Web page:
Countries, charities — and Ukrainian farmers themselves — will fund roughly 15 million metric tons of additional grain storage in Ukraine to fix deficits caused by Russia’s invasion, the US Agency for International Development said Monday.
The extra capacity to hold grain comes amid rising anxieties about potential food shortages caused by Russia’s war on one of the world’s top wheat-producing countries, which has exacerbated existing supply chain constraints linked to the pandemic. Researchers have warned grain storage shortages affect not only a country’s immediate food output, but also future harvests, as farmers are discouraged from planting if they don’t have space to store grain.
A September report drawing on satellite images showed Russia had knocked out 14% of Ukraine’s grain storage since invading, with overall storage capacity falling to 49.8 million metric tons. The extra 15 million metric tons of storage, funded by a range of countries and international organizations, would boost Ukraine’s capacity above its pre-war levels.
“These unified efforts are a testament to what can be accomplished when donors and the people of Ukraine unite to address surging food needs around the world,” USAID said in a press release provided to Bloomberg Government.
Funds for the extra storage come in part from the United Nations Food and Agriculture Organization, with financial donations from Canada, Japan, and the Australian Minderoo Foundation. USAID and the U.S.-based Howard G. Buffett Foundation are also donors, and Ukrainian farmers will cover the costs for over 6 million metric tons. The donation through USAID is worth roughly $8 million, a spokesperson said.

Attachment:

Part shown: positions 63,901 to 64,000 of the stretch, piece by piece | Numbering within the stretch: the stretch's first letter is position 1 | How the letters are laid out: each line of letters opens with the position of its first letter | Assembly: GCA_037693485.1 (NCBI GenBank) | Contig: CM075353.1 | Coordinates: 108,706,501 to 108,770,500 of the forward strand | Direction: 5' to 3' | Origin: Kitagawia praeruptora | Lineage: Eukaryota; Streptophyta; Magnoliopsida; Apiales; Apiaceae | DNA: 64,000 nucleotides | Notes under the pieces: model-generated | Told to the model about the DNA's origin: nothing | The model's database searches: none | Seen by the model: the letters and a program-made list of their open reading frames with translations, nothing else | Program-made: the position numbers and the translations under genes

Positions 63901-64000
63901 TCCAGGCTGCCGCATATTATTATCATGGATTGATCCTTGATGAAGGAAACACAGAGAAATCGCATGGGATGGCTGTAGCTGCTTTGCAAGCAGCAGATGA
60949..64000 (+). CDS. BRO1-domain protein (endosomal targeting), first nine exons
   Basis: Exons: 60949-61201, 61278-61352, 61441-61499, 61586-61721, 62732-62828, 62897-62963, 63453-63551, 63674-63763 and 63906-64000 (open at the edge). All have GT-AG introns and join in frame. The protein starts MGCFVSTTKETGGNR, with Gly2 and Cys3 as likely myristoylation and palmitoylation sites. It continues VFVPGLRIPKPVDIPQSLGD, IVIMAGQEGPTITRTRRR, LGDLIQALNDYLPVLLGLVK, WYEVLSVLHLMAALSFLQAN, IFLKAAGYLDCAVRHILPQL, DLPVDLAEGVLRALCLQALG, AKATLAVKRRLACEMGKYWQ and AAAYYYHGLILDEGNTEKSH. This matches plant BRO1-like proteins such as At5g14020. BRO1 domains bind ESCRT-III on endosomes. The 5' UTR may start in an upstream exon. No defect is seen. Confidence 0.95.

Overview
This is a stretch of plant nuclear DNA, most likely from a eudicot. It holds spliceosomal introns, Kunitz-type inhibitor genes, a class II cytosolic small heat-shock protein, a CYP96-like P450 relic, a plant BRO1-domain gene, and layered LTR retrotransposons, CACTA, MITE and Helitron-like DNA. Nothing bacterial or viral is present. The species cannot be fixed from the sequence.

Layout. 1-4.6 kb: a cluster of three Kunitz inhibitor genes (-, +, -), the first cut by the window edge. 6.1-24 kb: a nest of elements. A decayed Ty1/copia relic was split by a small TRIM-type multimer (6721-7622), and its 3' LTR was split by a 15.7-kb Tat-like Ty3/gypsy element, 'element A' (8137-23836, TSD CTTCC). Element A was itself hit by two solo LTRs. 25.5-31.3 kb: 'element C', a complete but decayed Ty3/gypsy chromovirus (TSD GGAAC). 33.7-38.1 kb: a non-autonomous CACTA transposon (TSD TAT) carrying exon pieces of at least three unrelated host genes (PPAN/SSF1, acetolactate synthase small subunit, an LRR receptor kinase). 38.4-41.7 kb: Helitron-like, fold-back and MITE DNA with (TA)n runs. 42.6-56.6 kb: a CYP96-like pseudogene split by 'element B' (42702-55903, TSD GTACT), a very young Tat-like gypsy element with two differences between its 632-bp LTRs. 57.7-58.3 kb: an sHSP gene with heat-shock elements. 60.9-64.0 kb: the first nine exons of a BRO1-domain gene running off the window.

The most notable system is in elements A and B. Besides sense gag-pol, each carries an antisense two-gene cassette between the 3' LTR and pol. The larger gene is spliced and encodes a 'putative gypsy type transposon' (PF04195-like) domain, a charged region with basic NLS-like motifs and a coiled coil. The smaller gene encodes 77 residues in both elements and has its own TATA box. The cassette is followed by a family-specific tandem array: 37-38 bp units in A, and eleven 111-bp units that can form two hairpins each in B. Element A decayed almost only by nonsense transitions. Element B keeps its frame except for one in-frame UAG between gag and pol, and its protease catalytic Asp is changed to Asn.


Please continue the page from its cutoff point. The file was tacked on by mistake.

Ukraine’s Ministry of Agrarian Policy and Food requested the supplemental storage amount, citing farmers inability to safely store their harvests this year. Ukraine’s grain exports were almost halved year-over-year, the country reported in August, even after an agreement opened multiple Black Sea ports that Russia had blockaded.
Farmers in Ukraine will be able to store more agricultural products until they’re sold for export, processing, or domestic use, USAID said in the release. These crops include corn, wheat, and sunflower seed, three of the country’s top agricultural exports. Ukraine is also the top exporter of sunflower oil in the world.
The project will fund storage bags, structures, and filling equipment, USAID said, with many able to be reused in future harvests. “As Putin continues to manipulate the global food supply, allies and partners have united to support Ukrainian farmers as they continue to feed the world,” the independent agency said.
With assistance from Mike Dorning (Bloomberg News)
To contact the reporter on this story: Maeve Sheehey in Washington at [email protected]